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46 Review of Scott's History of the Church of Christ.
[JAN. that body and blood being received formation, grieved the Spirit of grace, by the ungodly as well as the true and split the infant church, was believer. Here Luther was the most that in which he was most clearly violent of all. The same mind wrong ; so wrong, that, after three which mastered by its gigantic pow. centuries, the Lutheran and Calers almost every other subject, which vinistic churches have admitted the penetrated the mysteries of popish charge, by agreeing to bury the resuperstition, and which, in the ge- collection of it in an ecclesiastical neral exposition of Scripture, could union. Let those who are in dan. unravel with the utmost sagacity the ger of magnifying points of dispute varying laws of human language, and be warned by this example. Let the just rules of interpreting figura- them see bow prone to error are tive expressions, was incapable of the greatest and purest minds; let perceiving a point which for two them be slow in committing themcenturies past hardly any tyro in selves beyond the exact prescripScripture criticism has for a moment tions of revealed truth; and, above doubted. But this was not the all, let them dread creating such worst of the case. The first pro- points into terms of communion, posal of the true and simple inter- and erecting a lasting division in the pretation came from so suspicious a affections of Christians. quarter, and was connected with so Mark only the fatal consequences much enthusiasm and violence, and in the case before us. When the even folly (we allude to Carolstadt), league of Smalkald was formed by that our reformer unhappily pledged the Protestant princes, after the himself at once, and without any re- unjust decree of the diet of Augsserve, to his own view of the question; burg, and most of the cities wished and, when once committed, main- the Swiss to be admitted as parties tained his opinion with a pertinacity to it, Luther refused, on the ground and severity, and a want of charity of this one speculative difference on which were quite indefensible. Had the subject of the sacrament. From a little more wisdom and love go- this time, asperity, estrangement of verned Luther and his associates on mind, and dispute, too much prethis topic from the first, as was really vailed ; and all intercourse between the case on almost every other, they churches engaged in a common might bave imposed just as firmly cause, and sincerely loving the same their own sense on our Redeemer's Master, was cut off. Then, after a words, but they would have left to lapse of years, when an opening for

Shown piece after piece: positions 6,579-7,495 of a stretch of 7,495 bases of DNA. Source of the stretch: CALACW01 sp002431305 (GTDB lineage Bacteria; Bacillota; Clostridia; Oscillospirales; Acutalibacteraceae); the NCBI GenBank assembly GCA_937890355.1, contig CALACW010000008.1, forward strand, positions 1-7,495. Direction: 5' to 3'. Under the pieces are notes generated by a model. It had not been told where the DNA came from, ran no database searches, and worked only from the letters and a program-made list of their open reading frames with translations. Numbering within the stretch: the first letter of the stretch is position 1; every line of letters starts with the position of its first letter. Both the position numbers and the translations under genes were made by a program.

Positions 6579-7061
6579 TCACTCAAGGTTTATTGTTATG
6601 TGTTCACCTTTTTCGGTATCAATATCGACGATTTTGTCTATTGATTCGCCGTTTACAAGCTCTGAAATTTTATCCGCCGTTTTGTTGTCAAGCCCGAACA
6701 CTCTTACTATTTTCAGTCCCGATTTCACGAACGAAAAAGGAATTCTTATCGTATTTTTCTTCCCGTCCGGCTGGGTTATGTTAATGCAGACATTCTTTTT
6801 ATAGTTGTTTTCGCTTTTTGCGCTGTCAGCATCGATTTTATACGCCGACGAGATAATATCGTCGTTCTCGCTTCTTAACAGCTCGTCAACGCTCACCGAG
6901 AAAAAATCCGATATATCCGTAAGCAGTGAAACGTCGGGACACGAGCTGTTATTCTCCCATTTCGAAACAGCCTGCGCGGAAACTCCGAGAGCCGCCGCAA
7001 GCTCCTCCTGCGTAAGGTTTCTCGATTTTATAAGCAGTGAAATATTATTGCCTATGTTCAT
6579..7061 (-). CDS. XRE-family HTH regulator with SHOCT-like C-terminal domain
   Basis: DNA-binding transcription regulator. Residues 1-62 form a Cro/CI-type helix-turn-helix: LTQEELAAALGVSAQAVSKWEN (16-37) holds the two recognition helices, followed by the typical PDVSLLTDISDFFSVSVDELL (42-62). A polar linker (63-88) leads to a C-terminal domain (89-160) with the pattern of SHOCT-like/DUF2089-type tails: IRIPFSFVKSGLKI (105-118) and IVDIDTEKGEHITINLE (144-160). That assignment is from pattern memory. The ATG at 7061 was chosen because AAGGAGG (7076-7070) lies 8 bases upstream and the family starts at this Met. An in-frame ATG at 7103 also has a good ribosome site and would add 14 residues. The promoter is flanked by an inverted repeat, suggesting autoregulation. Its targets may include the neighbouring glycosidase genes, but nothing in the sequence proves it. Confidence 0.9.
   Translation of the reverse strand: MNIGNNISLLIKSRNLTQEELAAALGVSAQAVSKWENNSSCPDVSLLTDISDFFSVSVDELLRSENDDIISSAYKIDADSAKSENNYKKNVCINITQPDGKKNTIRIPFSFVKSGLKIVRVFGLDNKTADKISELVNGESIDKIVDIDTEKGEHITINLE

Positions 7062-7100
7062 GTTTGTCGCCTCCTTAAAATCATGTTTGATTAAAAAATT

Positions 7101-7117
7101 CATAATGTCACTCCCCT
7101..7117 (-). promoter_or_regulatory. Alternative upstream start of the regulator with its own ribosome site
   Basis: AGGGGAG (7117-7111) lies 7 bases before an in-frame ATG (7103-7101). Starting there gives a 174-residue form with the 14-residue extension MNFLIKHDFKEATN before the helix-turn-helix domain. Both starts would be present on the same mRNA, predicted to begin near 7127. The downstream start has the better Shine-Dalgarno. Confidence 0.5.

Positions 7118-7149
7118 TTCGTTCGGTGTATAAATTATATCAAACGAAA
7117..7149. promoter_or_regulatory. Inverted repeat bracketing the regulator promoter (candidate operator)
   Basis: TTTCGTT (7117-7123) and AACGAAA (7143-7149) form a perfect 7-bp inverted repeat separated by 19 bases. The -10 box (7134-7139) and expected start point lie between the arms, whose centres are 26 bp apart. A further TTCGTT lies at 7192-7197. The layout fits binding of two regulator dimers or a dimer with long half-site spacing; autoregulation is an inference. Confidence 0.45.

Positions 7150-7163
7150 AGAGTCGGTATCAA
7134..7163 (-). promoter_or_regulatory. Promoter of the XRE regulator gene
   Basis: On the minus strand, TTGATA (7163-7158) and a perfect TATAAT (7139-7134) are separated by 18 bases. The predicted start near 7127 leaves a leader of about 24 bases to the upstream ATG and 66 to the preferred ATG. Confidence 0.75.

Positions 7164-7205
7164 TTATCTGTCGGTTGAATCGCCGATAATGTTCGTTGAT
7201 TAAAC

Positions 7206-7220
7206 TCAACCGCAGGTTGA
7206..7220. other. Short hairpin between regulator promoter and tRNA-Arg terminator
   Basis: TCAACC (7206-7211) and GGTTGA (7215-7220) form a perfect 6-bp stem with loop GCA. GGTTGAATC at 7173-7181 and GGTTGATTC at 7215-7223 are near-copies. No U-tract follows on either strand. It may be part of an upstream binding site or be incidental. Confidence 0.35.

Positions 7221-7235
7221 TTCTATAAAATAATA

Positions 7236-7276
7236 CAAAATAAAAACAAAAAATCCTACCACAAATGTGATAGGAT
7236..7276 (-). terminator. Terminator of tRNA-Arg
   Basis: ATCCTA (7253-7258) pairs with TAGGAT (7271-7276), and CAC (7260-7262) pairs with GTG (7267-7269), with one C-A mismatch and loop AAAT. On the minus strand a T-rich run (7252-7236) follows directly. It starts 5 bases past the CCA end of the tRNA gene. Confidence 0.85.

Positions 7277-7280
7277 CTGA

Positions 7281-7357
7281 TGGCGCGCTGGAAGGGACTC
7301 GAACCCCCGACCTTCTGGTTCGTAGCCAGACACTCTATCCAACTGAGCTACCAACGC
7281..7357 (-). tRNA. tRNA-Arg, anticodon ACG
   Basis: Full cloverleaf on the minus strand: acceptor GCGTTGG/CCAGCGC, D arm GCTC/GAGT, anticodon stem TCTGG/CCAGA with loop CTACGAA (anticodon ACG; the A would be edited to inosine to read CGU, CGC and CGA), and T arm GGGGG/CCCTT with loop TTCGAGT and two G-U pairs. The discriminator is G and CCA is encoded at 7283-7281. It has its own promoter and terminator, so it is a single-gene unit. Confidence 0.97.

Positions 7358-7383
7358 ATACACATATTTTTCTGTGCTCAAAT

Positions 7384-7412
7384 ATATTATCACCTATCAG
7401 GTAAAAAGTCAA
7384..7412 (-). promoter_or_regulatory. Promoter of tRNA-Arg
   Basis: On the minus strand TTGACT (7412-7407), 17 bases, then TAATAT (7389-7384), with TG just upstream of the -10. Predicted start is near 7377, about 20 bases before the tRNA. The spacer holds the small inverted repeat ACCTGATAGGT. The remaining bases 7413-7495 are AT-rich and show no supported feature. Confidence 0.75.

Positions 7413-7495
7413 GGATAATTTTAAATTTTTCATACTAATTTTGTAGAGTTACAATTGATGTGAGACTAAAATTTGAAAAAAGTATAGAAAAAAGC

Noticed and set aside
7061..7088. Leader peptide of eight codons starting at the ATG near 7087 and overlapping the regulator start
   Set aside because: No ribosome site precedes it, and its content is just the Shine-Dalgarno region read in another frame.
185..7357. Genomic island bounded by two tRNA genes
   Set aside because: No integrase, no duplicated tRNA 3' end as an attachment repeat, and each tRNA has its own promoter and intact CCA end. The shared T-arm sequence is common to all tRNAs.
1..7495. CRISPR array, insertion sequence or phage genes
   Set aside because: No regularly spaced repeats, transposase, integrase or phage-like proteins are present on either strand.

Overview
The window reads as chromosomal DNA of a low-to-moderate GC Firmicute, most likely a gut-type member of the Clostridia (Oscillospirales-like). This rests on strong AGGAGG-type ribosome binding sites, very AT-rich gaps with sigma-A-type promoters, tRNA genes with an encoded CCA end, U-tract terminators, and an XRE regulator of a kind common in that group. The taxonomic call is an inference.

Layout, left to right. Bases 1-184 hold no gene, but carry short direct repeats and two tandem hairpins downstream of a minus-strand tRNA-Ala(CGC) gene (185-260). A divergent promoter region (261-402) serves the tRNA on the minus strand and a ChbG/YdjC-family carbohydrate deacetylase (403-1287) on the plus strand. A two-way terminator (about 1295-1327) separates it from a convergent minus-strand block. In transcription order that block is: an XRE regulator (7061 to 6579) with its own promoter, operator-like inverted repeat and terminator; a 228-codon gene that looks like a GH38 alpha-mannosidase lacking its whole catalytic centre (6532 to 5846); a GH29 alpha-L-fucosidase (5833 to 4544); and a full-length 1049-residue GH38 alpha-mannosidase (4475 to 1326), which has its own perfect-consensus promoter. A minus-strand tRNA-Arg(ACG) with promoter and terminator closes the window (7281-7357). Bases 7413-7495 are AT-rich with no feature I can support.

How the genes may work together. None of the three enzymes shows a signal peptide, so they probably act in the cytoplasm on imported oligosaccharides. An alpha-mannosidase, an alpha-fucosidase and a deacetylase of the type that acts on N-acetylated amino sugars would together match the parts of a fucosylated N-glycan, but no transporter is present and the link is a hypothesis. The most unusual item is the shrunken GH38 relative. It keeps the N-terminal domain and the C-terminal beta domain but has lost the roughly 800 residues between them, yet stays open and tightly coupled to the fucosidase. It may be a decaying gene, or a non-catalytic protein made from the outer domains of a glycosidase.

the Swiss churches (to which the "reconciliation took place, ambiguity English joined herself on this point) and insincerity were unhappily adthe same liberty which they claimed mitted in the partial concord of Witthemselves: they would not have temberg-—infinitely more injurious made this subordinate matter pro- than if each party, retaining its own minent and essential; nor would they views without any dishonest comhave separated and estranged the promise, had united on the common Protestant communities, and ex- ground of charity and peace. In hibited them to the popish body as the mean time, the Church of Rome divided by controversy, and weaken- gloried in the rupture, and unknown ed by schism.
injury was done to souls inquiring No historical topic can be more after truth, at that important juncture, instructive to every class of readers, by the plausible advantage thus given and especially to those whose opi- to the papal divines. Indeed, if we nions may have weight in a revival weigh calmly the one single misof religion, than this lamentable dis- chief arising from Bossuet's use of cussion. The only question on which this schism in his work on the Va, Luther lost his temper, betrayed his rieties of the Protestants, to which cause, injured the progress of re- our author has frequently referred,
Os, the censure bere *** es to the series r., bez eren to many of in and in some de122 med; for be abstamed exurt und mcharitatie
ei of these two perKied from him on the
are to see the length to *** be carried among are in a common ense; 21: Dedicther than a hea is at a minor point muschi pass,' says Scule taon nang of those to the Reformation), able de masses of Zunglius kiss, regarding them as betes; and whatever
at they condemned un
tuen'* p. 13.
bei aber be bad met
Leikepedits; and that aparazzated their death."
an are been earacteristie tip says a strong utteryox beings concerning
in that particular view
a sugo his character tonet expressing that limia strets
, which certainly ated by perhaps bad of other
daracter. This will na to does not allow for
pre the appearance of ve te rentiments which be Press. p. 125.
han end of that compen
a word on the
ficted by Almighty Ventable defect of beste has seen it in
in the course of his volume; a the detail of the consequences of the mischief which has been propagated schism itself. for above a century, by the circu- We pass on to the last head of lation of that artful performance in this division of our subject : for no every country where the Roman Ca- one can lay down the volume withtholic religion prevails, and which, out receiving a new impression of to this day, is one of the chief sup- the anti-Christian character of the ports of the whole papal cause; we Church of Rome, and the important cannot sufficiently deplore the ori- effects of the Reformation, directly ginal fault from which it sprung. and incidentally upon it. It is dif